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After a Fashion: A Stitch In Time

Fort Lonesome will not be lonely for long

By Stephen MacMillan Moser, Fri., July 5, 2013

Kathie Lebeck Sever's new chain-stitch machine creating fabulous, limited edition Western wear and accessories for her company Fort Lonesome
Kathie Lebeck Sever's new chain-stitch machine creating fabulous, limited edition Western wear and accessories for her company Fort Lonesome
Photo courtesy of Kathie Lebeck Sever

It's been a long time since I caught up with Kathie Lebeck Sever. For the decade that I've known her, she has been creating beautiful, limited edition, hand-embroidered Western shirts under the name Ramonster, a loving nod to her daughter. I'd written about her a few times fairly early on, knowing that her kind of craftsmanship was not only part and parcel of Texas folk art, but that her kind of attention to detail seemed rare. It's even rarer now, I assure you. With the addition of a vintage chain-stitch machine (which allows her to do work along the lines of the masters, Nudie and Manuel), Sever has rebranded her company as Fort Lone­some (www.ftlonesome.com, but go to her Fort Lonesome Facebook page to see the juicy details), and is producing some of the most breathtakingly original work that I have seen in a very long time. Fort Lonesome was born out of re-examination and renewal, always a tough process that is usually rewarding, at least personally. With Kathie's new vision, new team, new studio, new techniques, and new (old) equipment, it is clear that her personal journey has positioned her to design and market her creations in a way she's never been able to do before. Beginning with some basics, Fort Lonesome now produces a signature T-shirt (100% organic cotton from American Apparel), printed and chain-stitched. Also offered is the handy embroidered neckerchief, as well as limited edition, letterpressed Fort Lonesome handbills using a hand-carved (by Sever) linoleum block and vintage wood type from the Rob Roy Kelly Ameri­can Wood Type Collection. But on to the collections. First, there's Fort Lonesome Camp, rebuilt "found" clothing that Sever and her team strip down, rebuild with Western styling, embroider, and personalize, thereby creating an entirely new garment with a life of its own ... just like Sever herself. Addition­ally, you may choose an existing garment that is special to you and have Sever personalize it (logo? brand name? tattoo?), using a basic price structure on her website. Then there is the Custom collection in which your wildest Western dreams can come true with every detail clearly determined by you and the designer. Sever's work has been worn by many celebrities and local legends, and she has been married to Matt Sever (Matt the Electric­ian) for almost 15 years. Sign up for Fort Lonesome's newsletter to keep you updated on Kathie's fall offerings.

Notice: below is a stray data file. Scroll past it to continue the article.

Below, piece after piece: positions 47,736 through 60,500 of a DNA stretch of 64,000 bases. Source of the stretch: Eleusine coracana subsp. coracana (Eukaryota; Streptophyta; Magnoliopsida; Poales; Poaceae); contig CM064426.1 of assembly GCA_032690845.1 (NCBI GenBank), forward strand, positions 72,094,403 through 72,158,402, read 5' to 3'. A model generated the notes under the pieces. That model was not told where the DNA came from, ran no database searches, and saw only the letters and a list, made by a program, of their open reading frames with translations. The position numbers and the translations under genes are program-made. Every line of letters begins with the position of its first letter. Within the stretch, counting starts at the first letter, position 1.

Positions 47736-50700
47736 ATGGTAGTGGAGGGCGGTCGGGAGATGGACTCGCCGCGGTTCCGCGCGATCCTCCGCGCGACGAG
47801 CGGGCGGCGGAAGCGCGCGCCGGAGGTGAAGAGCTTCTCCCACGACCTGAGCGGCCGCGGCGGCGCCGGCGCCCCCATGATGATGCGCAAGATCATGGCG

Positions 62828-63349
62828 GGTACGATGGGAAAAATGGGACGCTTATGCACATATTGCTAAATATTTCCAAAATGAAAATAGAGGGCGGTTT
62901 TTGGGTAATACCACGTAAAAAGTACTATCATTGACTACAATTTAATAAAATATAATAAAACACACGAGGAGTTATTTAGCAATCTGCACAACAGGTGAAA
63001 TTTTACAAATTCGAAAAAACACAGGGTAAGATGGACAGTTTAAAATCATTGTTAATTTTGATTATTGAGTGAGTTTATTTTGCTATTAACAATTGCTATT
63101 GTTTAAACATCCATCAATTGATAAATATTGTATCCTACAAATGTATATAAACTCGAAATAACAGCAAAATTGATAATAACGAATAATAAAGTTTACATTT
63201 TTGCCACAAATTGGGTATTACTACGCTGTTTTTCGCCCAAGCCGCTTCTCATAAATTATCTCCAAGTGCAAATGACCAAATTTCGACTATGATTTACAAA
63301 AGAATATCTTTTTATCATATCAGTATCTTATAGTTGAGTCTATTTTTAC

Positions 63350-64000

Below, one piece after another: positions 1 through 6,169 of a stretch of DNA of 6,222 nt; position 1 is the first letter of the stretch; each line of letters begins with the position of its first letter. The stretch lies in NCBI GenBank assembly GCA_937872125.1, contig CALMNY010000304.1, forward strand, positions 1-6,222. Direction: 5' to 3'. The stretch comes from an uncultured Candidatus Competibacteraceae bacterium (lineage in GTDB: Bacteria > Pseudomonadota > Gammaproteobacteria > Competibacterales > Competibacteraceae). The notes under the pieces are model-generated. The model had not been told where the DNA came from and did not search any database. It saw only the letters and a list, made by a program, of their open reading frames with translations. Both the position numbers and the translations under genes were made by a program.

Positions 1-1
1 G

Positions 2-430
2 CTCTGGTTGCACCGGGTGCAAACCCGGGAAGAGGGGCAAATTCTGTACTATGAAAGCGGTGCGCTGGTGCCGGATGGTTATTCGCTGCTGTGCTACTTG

FILMWORTHY

Not having thoroughly digested my Austin Fashion Awards experience – the successes as well as the disappointments – it was indeed interesting to read that Matt Swinney and Austin Fashion Week are starting a Kickstarter campaign to fund a feature-length documentary film that will chronicle the goings-on behind the scenes at Austin Fashion Week 2014. Despite any reservations I may personally have about AFW, there is no question in my mind that this could be a fabulous, riveting, and revealing piece of footage, creating a lasting document of historical significance for the Austin fashion scene, Texas fashion, and (hopefully, eventually) Austin fashion's impact upon the nation. Unfortunately, the title of this documentary is Austin-Tatious: A Peek Backstage at Austin Fashion Week. Omigod, please don't use that hackneyed "Austin-tatious." So tired (besides, I always like my friend Levi Palmer's word, "Austin-tageous"). Nonetheless, on the Kickstarter page, Swinney, looking for $88,000, offers incentives ranging from a thank you letter, to a T-shirt, to items from the Ross Bennett Collection, and, well, even more items from the Ross Bennett Collection. I truly believe that this period should be documented and wish Swinney success.

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